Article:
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Making the Grade

With the recent appearance of Jason Alexander to give a Masterclass, I have been thinking about our reputation as a University, and also how society grades the value of a theatrical education. My fellow students have been talking about how Jason Alexander is our “success story” the one person we can point to and say “George Costanza went to MY school”.

The thing is, my school is so much more than George Costanza.

I truly believe in the work we do here at BU. The classes challenge me and cause me to think and grow and form my own opinion about the world and encourage me to make the theatre I want to make. In short, to be an active theatre maker and artist who can change the world.

Every year, The Hollywood Reporter releases its list of the best Drama Schools in the world. When boiled down, the list is merely “which school has the most famous people”.

University’s of course should be graded on how successful their students are, it is a wonderful benchmark for how well the student is being prepare to enter the profession.

I think we need a broader definition of success.

We are producing smart, intelligent citizens of the universe who are actively sharing ideas, communicating, and collaborating to formulate change. We are producing fantastic storytellers who are well trained at what we do. Would you rather have more people like that than just a recitation of where the Hollywood A-Lister’s attended.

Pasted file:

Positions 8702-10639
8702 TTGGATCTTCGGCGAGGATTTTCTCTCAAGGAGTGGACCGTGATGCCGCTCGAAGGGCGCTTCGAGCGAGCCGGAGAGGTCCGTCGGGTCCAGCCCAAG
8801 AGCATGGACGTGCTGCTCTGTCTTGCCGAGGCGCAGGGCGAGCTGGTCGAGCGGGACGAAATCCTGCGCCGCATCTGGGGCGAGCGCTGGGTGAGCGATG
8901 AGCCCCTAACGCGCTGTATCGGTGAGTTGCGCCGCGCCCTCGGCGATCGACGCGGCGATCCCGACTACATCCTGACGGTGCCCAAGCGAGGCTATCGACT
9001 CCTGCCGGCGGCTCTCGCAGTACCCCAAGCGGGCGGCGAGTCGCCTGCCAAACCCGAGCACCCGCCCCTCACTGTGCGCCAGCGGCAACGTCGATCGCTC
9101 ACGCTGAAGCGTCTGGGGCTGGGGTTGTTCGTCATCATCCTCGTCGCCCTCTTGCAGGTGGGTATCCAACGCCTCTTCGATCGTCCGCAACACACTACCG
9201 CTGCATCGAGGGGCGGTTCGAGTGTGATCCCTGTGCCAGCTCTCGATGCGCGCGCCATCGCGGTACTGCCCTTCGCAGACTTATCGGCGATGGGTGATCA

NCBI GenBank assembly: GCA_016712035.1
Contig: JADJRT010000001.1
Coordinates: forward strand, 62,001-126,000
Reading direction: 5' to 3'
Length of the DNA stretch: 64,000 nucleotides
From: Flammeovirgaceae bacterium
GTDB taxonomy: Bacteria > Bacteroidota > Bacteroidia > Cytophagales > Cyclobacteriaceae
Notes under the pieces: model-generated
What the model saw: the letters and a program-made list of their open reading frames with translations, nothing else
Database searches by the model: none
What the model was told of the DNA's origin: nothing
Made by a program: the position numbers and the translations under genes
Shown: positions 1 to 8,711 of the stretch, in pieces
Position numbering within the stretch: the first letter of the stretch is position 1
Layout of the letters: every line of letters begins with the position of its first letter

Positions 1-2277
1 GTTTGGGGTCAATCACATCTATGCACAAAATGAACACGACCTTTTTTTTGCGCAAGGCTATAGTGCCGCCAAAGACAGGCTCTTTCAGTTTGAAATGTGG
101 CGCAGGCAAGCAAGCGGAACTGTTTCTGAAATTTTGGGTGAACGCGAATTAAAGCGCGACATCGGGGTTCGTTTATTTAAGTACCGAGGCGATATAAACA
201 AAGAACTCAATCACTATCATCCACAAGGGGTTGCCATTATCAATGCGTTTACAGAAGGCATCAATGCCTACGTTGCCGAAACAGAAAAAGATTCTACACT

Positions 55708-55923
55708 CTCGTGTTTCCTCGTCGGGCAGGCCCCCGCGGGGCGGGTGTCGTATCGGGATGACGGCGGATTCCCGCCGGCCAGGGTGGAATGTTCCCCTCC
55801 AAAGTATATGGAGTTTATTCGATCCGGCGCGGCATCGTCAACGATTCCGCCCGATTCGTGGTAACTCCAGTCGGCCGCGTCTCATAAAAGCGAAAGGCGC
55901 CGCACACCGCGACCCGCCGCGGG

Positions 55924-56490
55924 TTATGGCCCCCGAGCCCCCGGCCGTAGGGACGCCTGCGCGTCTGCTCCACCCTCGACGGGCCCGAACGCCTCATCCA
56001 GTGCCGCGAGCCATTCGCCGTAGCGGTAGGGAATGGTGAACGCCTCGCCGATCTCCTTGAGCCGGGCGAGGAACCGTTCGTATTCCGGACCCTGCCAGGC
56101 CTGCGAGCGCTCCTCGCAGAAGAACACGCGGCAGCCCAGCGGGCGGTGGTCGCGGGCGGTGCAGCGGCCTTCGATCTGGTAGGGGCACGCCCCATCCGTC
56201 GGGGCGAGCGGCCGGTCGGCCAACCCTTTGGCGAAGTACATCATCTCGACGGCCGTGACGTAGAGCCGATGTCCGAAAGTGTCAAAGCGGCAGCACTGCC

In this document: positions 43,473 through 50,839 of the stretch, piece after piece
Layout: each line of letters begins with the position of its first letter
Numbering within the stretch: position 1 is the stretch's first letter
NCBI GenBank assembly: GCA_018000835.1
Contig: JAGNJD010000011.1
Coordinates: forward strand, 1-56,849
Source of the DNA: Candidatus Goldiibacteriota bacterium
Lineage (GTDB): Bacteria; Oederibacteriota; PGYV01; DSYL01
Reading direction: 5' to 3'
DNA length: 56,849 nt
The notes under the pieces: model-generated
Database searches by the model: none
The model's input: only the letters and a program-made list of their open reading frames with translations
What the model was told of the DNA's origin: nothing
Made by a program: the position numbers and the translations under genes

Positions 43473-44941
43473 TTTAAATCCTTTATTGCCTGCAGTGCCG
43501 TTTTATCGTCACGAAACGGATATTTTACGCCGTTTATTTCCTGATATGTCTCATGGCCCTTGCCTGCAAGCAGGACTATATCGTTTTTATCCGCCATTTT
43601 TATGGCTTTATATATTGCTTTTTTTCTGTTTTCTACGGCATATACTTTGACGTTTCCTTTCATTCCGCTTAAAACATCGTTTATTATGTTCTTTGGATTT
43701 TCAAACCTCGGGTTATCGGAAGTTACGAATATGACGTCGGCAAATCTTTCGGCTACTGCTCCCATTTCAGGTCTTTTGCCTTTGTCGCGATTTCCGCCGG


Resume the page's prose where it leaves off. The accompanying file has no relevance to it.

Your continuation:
This is not to knock those schools on the list, they are well known for a reason. But these list show stars now, people who went to schools decades ago. What will the next thirty years of annual lists look like? Will it be all of the same or will we see a shift of different names as more schools approach with different styles. It is also time to decide what the value is of a list like this. If you are trying to find the most successful schools from years ago? What is your marker of success? An Academy Award winning actor, or someone who writes in response to the world around them.

I also propose to all major theatre schools to broadcast the success of the alumni outside the mainstream. Tell me what you are your people doing, let us know how they are using the education you gave them and the impact you are having. You are going to be amazed the new people who come out wanting to learn more.

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